The Royal Commission’s report acknowledges that nuclear electricity is not commercially viable in South Australia. However, it expresses great enthusiasm for the management and disposal of overseas-produced high-level and intermediate level nuclear wastes in South Australia. It supports a combination of above-ground interim storage of dry casks together with underground ‘permanent’ storage. The rationale for this economically risky scheme is slender, being based on the quantities of wastes held in temporary storage by countries with nuclear power stations. The report is not troubled by the fact that no country, not even the USA, has so far succeeded in building and operating an underground waste dump.
It fails to address the points raised by the Australia Institute, questioning, for example, why nuclear countries would pay to export their wastes when it may be cheaper to manage them at home. The economic analysis justifying this scheme is a single 2016 study, most of whose assumptions are not stated in the Commission’s report. The Commission discusses the alleged benefits of this scheme, while failing to acknowledge the economic risks of Australia managing high-level wastes for hundreds of thousands of years by means of unproven technologies and social institutions.

Last updated: 03 Nov 2016 4:14pm
Associate Professor Reza Hashemi-Nezhad is is a nuclear physicist from the University of Sydney. He is Australia’s only expert in the field of Accelerator Driven Nuclear Reactors which uses thorium as fuel.

I do not agree with the statement that “There is international consensus that geological disposal is the best technical solution for the disposal of used fuel” (section 74, page 16 of the report). If it is so, why after about 70 years is there still continuous debate about the viability and safety of geological disposal.
Handling and storage of the international spent nuclear fuel is going to produce major environmental and security challenges. I do not believe that South Australians or Australians as a whole can be convinced to accept converting a part of Australia into a nuclear waste dump for other nations.
However as we have clearly stated in our submission to “The Nuclear Fuel Cycle Royal Commission”, the only logical way forward is establishment of a nuclear incineration facility based on THORIUM FUELED ACCELERATOR DRIVEN Systems (TFADS). Such facilities will eliminate highly toxic and long-lived nuclear waste materials and, at the same time, will produce massive amount of energy (electricity). A TFADS will be a subcritical system, free of nuclear criticality accidents such as that in Chernobyl. TFADS can be used safely for incineration of national and/or international nuclear waste (used fuel), in an environmentally friendly manner while producing massive amounts of wealth for South Australia.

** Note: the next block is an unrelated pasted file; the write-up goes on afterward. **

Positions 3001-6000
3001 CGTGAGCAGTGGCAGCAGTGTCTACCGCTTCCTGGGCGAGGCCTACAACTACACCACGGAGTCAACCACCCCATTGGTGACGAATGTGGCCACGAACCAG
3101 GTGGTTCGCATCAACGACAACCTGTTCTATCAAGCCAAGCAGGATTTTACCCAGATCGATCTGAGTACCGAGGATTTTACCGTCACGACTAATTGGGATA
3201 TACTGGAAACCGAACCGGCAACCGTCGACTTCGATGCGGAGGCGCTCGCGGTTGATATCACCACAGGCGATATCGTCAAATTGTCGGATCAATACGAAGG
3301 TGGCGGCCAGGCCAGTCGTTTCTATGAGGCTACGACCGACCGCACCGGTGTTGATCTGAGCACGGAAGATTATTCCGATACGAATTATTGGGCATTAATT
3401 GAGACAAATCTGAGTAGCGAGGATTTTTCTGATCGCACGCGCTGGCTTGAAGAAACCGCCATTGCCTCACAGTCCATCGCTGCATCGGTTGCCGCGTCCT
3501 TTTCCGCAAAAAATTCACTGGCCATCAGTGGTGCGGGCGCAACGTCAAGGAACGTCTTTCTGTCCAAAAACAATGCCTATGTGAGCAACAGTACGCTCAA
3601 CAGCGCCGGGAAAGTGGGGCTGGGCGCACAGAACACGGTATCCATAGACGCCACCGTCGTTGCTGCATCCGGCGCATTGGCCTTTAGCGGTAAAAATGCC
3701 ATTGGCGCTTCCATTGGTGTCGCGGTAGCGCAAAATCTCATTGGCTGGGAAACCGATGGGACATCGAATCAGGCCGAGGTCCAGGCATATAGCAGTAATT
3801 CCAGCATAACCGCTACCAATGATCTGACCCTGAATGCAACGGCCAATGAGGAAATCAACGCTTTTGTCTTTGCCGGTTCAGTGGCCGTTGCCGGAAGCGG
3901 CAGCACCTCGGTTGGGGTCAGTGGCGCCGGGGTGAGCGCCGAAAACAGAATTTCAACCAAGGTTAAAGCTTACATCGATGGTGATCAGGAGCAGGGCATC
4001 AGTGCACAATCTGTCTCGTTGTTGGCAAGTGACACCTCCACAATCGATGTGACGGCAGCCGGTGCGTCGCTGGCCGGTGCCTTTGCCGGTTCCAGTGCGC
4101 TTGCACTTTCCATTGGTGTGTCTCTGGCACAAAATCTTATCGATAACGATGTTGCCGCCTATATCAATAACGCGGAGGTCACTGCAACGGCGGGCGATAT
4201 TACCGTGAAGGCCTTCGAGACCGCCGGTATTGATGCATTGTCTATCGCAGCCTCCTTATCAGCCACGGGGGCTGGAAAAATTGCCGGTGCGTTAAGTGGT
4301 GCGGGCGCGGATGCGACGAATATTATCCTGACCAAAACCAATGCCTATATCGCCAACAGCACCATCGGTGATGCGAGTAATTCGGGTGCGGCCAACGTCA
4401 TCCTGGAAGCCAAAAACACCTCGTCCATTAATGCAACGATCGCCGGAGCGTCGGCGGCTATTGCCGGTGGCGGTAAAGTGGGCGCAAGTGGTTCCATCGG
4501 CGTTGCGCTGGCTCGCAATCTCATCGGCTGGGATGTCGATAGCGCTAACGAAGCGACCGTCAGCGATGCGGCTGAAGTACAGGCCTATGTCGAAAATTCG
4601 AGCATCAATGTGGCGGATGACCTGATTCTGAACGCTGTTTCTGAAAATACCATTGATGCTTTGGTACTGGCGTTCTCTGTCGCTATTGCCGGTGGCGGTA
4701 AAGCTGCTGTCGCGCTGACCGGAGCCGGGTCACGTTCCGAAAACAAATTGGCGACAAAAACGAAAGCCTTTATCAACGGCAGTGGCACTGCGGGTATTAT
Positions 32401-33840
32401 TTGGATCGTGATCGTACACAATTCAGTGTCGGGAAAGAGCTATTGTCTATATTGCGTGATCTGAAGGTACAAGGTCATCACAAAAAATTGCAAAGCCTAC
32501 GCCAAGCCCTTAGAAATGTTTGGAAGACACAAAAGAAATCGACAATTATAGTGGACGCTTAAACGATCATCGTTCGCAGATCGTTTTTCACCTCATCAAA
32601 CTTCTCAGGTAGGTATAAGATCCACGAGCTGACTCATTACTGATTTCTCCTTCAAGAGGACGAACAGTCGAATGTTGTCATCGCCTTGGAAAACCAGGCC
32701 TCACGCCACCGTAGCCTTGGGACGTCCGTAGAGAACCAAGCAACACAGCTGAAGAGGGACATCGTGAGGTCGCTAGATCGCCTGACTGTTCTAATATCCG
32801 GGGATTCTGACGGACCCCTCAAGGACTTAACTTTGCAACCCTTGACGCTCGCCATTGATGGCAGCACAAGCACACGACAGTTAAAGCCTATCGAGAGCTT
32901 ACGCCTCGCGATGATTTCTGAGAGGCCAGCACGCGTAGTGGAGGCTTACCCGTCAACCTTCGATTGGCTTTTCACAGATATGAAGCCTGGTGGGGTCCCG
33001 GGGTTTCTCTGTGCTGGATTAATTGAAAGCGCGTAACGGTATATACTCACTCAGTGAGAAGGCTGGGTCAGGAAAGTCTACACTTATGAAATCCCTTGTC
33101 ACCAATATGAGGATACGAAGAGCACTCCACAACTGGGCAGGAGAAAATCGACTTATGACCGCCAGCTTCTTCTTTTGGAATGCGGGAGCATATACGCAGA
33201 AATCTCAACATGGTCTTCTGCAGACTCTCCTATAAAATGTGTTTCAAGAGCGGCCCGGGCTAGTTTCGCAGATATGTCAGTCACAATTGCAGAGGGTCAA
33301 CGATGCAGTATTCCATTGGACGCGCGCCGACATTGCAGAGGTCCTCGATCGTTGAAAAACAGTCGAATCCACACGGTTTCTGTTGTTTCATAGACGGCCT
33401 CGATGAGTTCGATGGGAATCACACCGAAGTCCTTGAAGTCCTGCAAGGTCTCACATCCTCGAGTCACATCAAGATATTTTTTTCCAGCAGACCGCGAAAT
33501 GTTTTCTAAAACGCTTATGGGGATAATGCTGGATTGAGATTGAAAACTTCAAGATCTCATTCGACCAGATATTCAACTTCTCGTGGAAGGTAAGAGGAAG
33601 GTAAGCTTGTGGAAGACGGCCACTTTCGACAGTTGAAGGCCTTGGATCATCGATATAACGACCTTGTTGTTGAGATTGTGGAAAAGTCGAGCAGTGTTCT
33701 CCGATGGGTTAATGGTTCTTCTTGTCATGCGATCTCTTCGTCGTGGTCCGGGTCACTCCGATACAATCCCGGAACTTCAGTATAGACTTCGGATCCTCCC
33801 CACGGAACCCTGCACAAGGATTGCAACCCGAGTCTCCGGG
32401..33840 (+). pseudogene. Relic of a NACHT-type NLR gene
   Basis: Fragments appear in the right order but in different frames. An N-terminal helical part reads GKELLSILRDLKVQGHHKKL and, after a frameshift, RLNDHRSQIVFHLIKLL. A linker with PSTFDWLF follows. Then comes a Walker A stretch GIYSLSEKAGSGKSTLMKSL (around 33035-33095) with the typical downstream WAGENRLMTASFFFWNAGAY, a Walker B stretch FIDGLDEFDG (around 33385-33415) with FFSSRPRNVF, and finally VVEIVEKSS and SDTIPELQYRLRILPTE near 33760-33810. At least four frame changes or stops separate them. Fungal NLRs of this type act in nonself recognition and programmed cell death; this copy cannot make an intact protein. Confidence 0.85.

Last updated: 03 Nov 2016 3:55pm
Professor John Fletcher, Energy Systems Research Group, School of Electrical Engineering and Telecommunications, University of New South Wales

The findings clearly articulate both the immediate part Australia could play in the global nuclear fuel cycle, as well as future opportunities for South Australia, particularly the use of small modular reactors in the local electrical energy network. 
An essential ingredient in meeting these opportunities is the education and training of Australian nuclear engineers who can tackle the unique challenges associated with engineering in a nuclear environment. Such a workforce will be necessary if Australia is to manage storage of waste as well as planning and supporting a potential fleet of nuclear reactors for energy generation.
I applaud the Commission in tackling what is a set of complex, multi-dimensional issues, for example, when considering whether the current NEM is fit for integration of either nuclear energy or higher penetrations of renewables.

Last updated: 03 Nov 2016 3:50pm